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Just a week into his position, US Secretary of Agriculture Sonny Perdue announced Monday a rollback of nutrition standards for school meals, previously championed by former First Lady Michelle Obama as part of a larger initiative to improve the health of America’s children.
Under Perdue’s new rollback, schools across the country can now delay a requirement to reduce sodium levels, can serve kids fewer whole grains, and can provide one percent flavored milk in addition to flavored skim, unflavored skim, and unflavored one percent.
In a news release that declared the move would “make school meals great again,” Perdue said:
“This announcement is the result of years of feedback from students, schools, and food service experts about the challenges they are facing in meeting the final regulations for school meals. If kids aren’t eating the food, and it’s ending up in the trash, they aren’t getting any nutrition—thus undermining the intent of the program.”
Specifically, under Obama-era nutrition rules, schools were supposed to decrease sodium from meals in three phases. For instance, 2012 school lunches had average sodium levels between roughly 1,400mg to 1,600mg, with elementary school lunches on the lower end. Federal dietary guidelines, which schools must follow, recommend kids get 1,900mg to 2,300mg or less of sodium per day (depending on age). Currently, schools have dropped down to “Target 1,” which is a range of about 1,200mg to 1,400mg or less. Schools were supposed to get that down to about 900mg to 1,000mg this year (“Target 2”) and then to between 600mg and 700mg by 2022 (“Final Target”). The USDA will now waive the requirement to reach Target 2 until 2020.
The USDA will also grant exemptions from the current requirement for schools to serve only whole-grain-rich foods.
The move was applauded by the School Nutrition Association (SNA), a group led by school cafeteria and nutrition employees and heavily funded by the food industry. SNA CEO Patricia Montague was on hand at the Virginia school where Perdue made the rollback announcement. “We have been wanting flexibility so that schools can serve meals that are both nutritious and palatable,” Montague said during Monday’s announcement, according to the Los Angeles Times. “We don’t want kids wasting their meals by throwing them away.”
“We would not lower standards for reading, writing, and arithmetic just because students found them challenging subjects.”
In recent years, the SNA has gone public with internal spats over the school nutrition standards. Some of its members called for schools to largely abandon the standards, including the requirement to serve fruits and vegetables with every meal. Other members strongly objected.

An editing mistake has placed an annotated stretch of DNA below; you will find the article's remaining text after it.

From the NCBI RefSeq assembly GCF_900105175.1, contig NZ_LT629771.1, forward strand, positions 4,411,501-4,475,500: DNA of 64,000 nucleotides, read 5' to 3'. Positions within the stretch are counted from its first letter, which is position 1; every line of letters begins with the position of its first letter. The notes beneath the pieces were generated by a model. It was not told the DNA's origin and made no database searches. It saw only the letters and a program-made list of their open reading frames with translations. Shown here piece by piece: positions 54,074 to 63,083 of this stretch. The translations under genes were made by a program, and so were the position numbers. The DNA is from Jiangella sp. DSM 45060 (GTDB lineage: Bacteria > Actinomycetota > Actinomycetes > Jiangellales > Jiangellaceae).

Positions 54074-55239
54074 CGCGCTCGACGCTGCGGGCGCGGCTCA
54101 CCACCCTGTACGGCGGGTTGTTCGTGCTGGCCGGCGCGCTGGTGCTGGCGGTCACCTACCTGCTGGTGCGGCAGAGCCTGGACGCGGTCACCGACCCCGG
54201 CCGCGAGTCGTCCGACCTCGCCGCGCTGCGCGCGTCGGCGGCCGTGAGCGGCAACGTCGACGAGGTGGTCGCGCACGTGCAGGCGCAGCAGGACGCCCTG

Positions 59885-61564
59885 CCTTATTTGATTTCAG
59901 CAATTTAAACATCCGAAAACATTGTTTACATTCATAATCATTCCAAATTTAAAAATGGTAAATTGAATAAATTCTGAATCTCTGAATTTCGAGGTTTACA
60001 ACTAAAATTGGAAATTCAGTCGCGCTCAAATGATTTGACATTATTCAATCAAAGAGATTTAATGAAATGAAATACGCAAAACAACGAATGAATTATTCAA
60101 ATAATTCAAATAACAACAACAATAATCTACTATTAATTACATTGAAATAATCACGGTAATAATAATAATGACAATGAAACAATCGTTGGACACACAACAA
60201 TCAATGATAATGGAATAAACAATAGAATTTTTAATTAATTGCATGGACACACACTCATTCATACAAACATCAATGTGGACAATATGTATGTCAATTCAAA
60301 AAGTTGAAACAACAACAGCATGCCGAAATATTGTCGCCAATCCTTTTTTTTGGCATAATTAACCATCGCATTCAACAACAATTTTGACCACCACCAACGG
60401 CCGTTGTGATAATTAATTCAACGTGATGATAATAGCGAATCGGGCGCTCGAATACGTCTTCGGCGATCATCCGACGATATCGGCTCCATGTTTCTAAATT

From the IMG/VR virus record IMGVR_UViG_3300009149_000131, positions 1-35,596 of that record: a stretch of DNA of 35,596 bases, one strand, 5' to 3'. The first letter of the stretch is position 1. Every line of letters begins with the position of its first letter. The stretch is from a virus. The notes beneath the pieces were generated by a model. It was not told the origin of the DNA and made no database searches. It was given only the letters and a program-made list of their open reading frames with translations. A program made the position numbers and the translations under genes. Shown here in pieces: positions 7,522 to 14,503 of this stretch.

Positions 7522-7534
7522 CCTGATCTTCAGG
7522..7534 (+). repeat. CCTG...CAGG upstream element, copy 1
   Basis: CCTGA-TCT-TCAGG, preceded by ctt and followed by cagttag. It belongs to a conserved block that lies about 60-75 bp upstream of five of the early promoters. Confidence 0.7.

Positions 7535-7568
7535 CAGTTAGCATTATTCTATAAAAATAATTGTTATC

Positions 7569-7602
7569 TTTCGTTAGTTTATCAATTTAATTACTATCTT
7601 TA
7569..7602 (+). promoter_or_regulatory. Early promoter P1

Marion Nestle, a nutrition and public health expert at New York University, said the organization’s position papers show that SNA “now fully represents the interests of its corporate food industry donors.”
The rollback drew quick criticism from some Democrats. Reps. Rosa DeLauro (D-Conn.) and Jim McGovern (D-Mass.) released a statement condemning the move. “Just days into his new job as Secretary of USDA, Secretary Perdue has decided to put special interests ahead of the health of America’s children,” DeLauro said.
McGovern added: “Just because President Trump thinks fast food is a balanced meal doesn’t mean we should lower our standards for our kids.”
Nutrition advocates were also quick to criticize the move. Howell Wechsler, CEO of Alliance for a Healthier Generation, a group that advocates for children’s nutrition and is funded by the Clinton Foundation and the American Heart Association, said the move ignores progress in improving school nutrition. “Providing students with appealing, nutritious school meals is not easy—it takes a lot of work,” he conceded. “But shouldn’t our schools be setting an example for our students about the importance of working hard to meet critical goals? We would not lower standards for reading, writing, and arithmetic just because students found them challenging subjects, and we should not do it for school nutrition either.”
The Centers for Disease Control and Prevention report that childhood obesity has tripled in the US since the 1970s. Today, about one-in-five school aged children is obese. The disease raises the risks of chronic health conditions, such as heart disease, type 2 diabetes, asthma, several types of cancers, and mental health issues related to being bullied and having low self-esteem.